Sermon preached at the Church of St. Luke & St. Simon Cyrene, Rochester, New York, October 26, 2008: 1 Thessalonians 2:1-8, Matthew 22:34-46
It doesn’t get any more core than this for us: Love God with all your heart, your soul and your mind, and love your neighbor as yourself. It’s what the Bible teaches and it is what we strive to do.
They are simple commands, with many ways to follow. There are many paths that lead to the destination. The path of this congregation has been the path of bringing races together, worshiping and being formed as Christian people together. This has been true since the merger of St. Simon’s and St. Luke’s.
And over time this has led to a wider inclusion that involves having gay and lesbian people at the Table. This was true even at the time of the merger, of course, but we have become braver over time about talking about it.
It makes for a unique place. There isn’t any other church in Rochester quite like this one, majority African-American with a very significant white population and a significant number of gay and lesbian members, including the clergy person. It is a particular way of telling the good news, and of living out love of God and love of neighbor.
Before we do anything else as a parish, this reality of who we are gathered around this Table is enough to celebrate and to proclaim. It is who we are and who God calls us to be. It is our purpose, our core.
It isn’t the end, of course. It produces, as it should, a deep concern for this city and its diverse people, a commitment to justice as a way of life. I was reminded of this over the past two days at our diocesan convention. This parish is, in many ways, the conscience of this diocese when it comes to matters of justice. This too is part of our purpose, who God calls us to be.
I speak of our particularities this morning, the things that make this place unique, that give us purpose and meaning because we are entering a time of being tested, and we need, above all things, to remember and celebrate and proclaim these things about ourselves no matter what.
You will hear more details at the forum following the Service, but suffice to say that for at least the last twenty years the financial chickens have been scratching around in the yard and they are finally coming home to roost. The news is not good and it is going to have real consequences for our common life.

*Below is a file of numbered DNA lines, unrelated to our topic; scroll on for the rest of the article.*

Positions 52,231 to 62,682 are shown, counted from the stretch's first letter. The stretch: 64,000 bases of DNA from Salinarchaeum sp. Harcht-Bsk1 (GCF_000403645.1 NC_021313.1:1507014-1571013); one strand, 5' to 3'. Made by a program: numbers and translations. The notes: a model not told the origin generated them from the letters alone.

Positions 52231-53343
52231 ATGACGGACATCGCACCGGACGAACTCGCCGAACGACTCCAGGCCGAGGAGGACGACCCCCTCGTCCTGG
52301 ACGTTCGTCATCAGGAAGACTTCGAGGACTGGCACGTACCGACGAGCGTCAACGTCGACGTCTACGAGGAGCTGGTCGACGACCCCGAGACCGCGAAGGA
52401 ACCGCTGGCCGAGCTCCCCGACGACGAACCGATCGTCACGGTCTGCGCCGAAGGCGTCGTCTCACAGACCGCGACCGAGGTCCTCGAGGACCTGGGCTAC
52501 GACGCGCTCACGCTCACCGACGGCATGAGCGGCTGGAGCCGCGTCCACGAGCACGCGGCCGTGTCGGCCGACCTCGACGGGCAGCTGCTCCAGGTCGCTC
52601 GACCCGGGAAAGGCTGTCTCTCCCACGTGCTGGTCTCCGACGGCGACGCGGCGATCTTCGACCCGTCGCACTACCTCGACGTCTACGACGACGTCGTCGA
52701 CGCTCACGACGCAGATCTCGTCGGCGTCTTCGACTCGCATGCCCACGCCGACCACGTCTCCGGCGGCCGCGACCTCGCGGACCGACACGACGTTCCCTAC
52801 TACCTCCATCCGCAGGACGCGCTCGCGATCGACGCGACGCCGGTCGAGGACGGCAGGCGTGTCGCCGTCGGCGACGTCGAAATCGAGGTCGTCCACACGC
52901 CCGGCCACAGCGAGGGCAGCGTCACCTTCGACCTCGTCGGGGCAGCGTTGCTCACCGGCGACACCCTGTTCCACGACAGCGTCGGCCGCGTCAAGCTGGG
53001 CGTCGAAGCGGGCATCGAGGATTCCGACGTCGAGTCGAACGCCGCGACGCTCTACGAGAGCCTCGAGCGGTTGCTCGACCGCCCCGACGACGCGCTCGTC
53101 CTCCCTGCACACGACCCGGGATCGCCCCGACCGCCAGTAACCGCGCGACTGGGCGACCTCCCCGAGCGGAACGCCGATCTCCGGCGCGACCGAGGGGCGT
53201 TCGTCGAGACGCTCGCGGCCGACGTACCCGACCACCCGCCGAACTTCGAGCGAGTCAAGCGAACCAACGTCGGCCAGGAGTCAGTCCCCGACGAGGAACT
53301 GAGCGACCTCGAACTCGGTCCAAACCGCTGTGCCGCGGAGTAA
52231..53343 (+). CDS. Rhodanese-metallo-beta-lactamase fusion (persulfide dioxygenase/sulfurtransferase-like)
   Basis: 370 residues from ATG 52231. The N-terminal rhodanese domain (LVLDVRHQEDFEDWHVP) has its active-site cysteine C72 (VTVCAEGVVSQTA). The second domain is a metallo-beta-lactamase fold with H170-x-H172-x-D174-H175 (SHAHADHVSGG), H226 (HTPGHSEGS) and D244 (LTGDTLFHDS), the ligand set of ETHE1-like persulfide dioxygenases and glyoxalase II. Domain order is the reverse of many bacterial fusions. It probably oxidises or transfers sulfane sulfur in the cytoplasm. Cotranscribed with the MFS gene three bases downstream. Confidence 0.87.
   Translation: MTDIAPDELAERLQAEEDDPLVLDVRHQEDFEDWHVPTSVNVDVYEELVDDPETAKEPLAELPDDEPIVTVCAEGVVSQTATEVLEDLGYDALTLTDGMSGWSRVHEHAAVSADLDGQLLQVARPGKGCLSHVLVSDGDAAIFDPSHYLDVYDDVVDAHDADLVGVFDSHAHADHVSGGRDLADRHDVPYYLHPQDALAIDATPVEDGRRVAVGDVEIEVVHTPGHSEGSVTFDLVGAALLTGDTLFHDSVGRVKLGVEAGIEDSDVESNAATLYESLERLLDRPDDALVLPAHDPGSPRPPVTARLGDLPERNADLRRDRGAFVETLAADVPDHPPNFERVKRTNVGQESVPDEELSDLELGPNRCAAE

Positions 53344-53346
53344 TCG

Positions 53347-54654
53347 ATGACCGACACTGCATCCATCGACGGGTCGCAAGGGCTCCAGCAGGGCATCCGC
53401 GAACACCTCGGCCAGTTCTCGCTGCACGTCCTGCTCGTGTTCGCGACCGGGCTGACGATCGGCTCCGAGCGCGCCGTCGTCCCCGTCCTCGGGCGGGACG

The depletion of the resources upon which we have depended is dramatic and threatening to our future. That is simply the truth and there isn’t any way to sugar coat it.
But having been brutally honest with ourselves, how do we react? Because it is also simply the truth that we can choose how we react to this reality.
I have had several weeks now to live with this bad news and I’ll admit it put me through a time of high anxiety, a fair amount of fear, and not a little bit of self-doubt. I got to spend some one-on-one time with our new bishop earlier this week, and he helped me see that I can choose how I react to all this. The questions before me are three simple ones: Michael, do you believe in God, do you believe in this parish, do you believe in yourself?
It’s not just about me, of course. Those are the questions before us. Do we believe in God? Do we believe in this parish? Do we believe in ourselves?
I want you to know that the answers are each “yes” for me. Yes, I choose to believe and trust in God. God loves me and that is the only truth in the end that really matters. Yes, I believe in this parish, what it stands for, the (albeit imperfect) manifestation of the kingdom of God that it is, who we are and who we are called to be as a people of God. Yes, I believe in myself. I believe that I have had to struggle before to keep on keepin’ on and I have the capacity to do it again.
And I’m here to tell you that I believe those things are true not just about me, but about us.
We gather here week by week to worship, to say thank you, to believe in the God who loves us no matter what. We have a strong sense of purpose, a vision that we are living into and that we will continue to live into despite any financial difficulties we may be having. And we are a resilient people, there is too much good news here for us not to be. Our courage, when tested, will not be found wanting.
We believe in God. We believe in this parish. We believe in ourselves.
We are being tested. To pass the test, Church, we have to keep on moving forward, with our eyes on the prize.
Gonna keep on moving forward
Keep on moving forward
Keep on moving forward
Never turning back
Never turning back
Gonna build this church together…
Gonna work for peace and justice…
Gonna act with grace and courage…
 Words (first verse) from Pat Humphries, copyright © 1984, Moving Forward Music. www.emmasrevolution.com